Arizona Touch of Class Miniature Horse Show

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Sunday, March 22, 2015
The Miniature Horse Association of Arizona sponsors the Touch of Class Miniature Horse Show in the Equidome at Westworld in Scottsdale Arizona. Most remarkable event running the weekend and definitely worth the trip - they may be small but they are mighty!
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There are two registries in the United States for Miniature Horses, the American Miniature Horse Association (AMHA) and the American Miniature Horse Registry (AMHR). The AMHA was founded in 1978 and was dedicated to establishing the Miniature horse as a distinct breed of horse.[1][2] Many of the international organizations are associated with the AMHA, including clubs throughout Canada and in several European countries.[3] The AMHR is a division of the American Shetland pony Club and was established as a separate registry in 1972.[4] Worldwide, there are dozens of miniature horse registries. Some organizations emphasize breeding of miniatures with horse characteristics, others encourage minis to retain pony characteristics. Along with registries for miniature horses in general, there are also breed-specific registries, such as several for the Falabella horse.

In the AMHR, Miniatures cannot exceed 34 inches at the withers (which the AMHR defines as located at the last hair of the mane). There are two divisions in AMHR - the "A" division for horses 34 inches (86 cm) and under, and the "B" division for horses 34 to 38 inches (86 to 97 cm).[6] The AMHA requires that horses stand under 34 inches. Horses of any eye or coat color, and any form of white markings, are allowed to be registered. The AMHA standard suggests that if a person were to see a photograph of a miniature horse, without any size reference, it would be identical in characteristics, conformation, and proportion to a full-sized horse.[1] According to the AMHR, a "Miniature should be a small, sound, well-balanced horse and should give the impression of strength, agility and alertness. A Miniature should be eager and friendly but not skittish in disposition.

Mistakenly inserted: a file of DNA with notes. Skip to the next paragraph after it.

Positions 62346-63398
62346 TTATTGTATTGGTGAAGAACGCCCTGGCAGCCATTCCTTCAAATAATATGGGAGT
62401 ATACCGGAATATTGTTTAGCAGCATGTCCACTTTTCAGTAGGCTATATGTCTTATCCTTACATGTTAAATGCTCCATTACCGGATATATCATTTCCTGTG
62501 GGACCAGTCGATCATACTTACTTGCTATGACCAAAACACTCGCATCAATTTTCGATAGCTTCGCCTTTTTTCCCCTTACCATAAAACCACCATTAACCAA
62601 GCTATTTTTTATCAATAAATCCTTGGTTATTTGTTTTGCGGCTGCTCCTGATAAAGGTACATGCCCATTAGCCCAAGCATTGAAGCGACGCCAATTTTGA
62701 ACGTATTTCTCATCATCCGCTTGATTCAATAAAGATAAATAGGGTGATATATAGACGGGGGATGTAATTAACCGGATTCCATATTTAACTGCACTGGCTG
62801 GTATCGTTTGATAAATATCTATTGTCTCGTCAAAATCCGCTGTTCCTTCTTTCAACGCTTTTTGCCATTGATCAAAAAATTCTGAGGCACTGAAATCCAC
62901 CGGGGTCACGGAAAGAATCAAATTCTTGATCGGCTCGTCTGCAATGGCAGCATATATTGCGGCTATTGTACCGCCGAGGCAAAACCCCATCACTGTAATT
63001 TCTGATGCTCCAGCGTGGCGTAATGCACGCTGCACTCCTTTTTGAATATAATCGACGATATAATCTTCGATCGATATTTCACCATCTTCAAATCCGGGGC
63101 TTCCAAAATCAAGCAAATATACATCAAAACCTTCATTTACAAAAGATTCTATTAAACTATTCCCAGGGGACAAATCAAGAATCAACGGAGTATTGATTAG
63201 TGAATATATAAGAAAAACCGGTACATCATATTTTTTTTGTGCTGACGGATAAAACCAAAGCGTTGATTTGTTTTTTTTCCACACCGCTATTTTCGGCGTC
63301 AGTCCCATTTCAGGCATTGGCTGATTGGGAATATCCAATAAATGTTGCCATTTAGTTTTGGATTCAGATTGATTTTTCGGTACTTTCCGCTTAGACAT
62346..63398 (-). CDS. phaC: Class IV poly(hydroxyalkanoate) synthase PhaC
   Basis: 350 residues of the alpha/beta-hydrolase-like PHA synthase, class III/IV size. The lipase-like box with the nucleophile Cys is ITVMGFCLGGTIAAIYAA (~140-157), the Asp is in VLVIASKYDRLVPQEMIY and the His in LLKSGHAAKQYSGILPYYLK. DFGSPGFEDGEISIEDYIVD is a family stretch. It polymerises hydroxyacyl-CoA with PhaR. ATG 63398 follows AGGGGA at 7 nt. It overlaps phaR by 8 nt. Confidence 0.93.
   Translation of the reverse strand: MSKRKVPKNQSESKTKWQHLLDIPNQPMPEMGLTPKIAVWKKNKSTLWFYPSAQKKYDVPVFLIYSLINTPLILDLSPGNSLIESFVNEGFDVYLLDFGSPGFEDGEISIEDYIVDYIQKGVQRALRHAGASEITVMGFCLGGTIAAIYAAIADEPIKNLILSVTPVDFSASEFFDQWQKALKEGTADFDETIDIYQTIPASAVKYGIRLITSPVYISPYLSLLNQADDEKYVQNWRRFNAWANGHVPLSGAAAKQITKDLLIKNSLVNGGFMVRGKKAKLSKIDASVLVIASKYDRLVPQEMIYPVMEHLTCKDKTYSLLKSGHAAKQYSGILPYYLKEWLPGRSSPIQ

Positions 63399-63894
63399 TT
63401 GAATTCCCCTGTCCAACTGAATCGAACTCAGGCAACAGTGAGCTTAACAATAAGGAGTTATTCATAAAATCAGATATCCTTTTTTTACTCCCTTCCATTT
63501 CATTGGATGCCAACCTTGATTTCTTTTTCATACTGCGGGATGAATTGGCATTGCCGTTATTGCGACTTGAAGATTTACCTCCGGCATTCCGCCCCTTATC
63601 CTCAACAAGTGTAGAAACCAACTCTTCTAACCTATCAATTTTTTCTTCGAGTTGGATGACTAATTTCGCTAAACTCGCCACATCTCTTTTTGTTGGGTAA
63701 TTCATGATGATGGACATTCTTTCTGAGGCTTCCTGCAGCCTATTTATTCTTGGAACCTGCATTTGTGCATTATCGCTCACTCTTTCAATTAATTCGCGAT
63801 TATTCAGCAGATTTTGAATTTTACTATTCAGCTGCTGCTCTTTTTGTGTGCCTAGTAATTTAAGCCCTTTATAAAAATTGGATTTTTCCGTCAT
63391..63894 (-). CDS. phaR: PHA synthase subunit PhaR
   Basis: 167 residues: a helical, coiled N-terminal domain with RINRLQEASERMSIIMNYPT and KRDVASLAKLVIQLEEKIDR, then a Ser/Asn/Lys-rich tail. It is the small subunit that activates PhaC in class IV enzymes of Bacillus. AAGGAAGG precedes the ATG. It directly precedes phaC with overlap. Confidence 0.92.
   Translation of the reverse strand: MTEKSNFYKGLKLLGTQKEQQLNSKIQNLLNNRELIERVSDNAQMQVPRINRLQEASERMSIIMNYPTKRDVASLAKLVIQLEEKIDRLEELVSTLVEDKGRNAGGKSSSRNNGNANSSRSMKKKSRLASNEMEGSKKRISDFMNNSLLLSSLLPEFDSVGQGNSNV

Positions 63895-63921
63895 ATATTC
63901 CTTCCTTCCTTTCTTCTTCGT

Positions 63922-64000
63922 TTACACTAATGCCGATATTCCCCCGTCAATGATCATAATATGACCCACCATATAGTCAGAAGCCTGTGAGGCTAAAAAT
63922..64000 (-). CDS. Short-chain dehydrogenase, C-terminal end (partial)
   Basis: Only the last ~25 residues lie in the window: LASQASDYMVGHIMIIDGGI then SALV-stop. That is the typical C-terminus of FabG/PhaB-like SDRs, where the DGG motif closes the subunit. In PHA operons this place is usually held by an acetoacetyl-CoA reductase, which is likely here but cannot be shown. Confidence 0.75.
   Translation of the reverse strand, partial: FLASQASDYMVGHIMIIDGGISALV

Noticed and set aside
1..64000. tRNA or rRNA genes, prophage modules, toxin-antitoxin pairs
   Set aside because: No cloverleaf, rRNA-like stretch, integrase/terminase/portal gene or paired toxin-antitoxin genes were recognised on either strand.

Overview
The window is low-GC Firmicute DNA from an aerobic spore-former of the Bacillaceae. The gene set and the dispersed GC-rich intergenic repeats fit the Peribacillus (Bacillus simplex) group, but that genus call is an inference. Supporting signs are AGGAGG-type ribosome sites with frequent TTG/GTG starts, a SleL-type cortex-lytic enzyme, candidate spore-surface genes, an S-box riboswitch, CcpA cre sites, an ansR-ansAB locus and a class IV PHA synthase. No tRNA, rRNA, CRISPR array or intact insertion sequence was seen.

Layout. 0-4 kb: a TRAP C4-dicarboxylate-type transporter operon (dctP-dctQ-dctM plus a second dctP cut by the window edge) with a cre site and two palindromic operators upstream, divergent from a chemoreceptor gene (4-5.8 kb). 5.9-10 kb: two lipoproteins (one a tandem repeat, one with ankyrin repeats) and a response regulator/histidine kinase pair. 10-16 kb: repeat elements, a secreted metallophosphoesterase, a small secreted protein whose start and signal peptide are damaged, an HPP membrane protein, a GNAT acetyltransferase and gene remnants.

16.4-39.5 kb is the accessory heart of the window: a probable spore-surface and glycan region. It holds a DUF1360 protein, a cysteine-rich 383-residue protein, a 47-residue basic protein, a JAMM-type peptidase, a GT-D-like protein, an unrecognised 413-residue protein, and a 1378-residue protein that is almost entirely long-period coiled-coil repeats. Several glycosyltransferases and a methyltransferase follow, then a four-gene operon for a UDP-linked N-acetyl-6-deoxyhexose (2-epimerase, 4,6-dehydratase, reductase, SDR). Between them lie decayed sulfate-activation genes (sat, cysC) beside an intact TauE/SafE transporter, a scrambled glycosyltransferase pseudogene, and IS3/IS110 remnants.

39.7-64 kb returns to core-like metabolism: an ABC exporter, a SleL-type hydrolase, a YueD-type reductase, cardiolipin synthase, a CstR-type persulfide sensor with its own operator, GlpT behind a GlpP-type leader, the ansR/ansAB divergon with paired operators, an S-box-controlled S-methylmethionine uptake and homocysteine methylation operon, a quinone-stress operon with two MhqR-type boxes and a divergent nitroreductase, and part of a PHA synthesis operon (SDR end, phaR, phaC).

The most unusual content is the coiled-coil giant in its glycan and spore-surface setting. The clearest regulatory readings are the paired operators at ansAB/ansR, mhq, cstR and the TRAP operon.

They are generally quite hardy, often living longer on average than some full-sized horse breeds; the average life span of miniature horses is from 25 to 35 years.[7] However, there are also some health issues that are more frequently found in miniature horses than their full-sized relatives. Overfeeding is a common problem in miniature horses, leading to obesity; this is especially true when owners are used to owning full-sized horses. Dental issues, including crowding, brachygnathism (overbites) and prognathism (underbites) are frequently seen, due to having the same number of teeth in a much smaller mouth. They can also experience retention of deciduous teeth (baby teeth) and sinus problems from overcrowding. The combination of a propensity for overeating and dental problems can lead to an increased occurrence of colic. A major metabolic problem seen more frequently in miniature horses is hyperlipemia, where an appetite-reducing stressor can cause the body to break down significant amounts of fat, overwhelming the liver and potentially leading to liver failure. Reproduction is also more difficult in miniature horses, with a higher incidence of difficult births and a greater potential for eclampsia. The majority of the health problems seen more frequently in miniature horses are easily rectified with proper feeding and maintenance.

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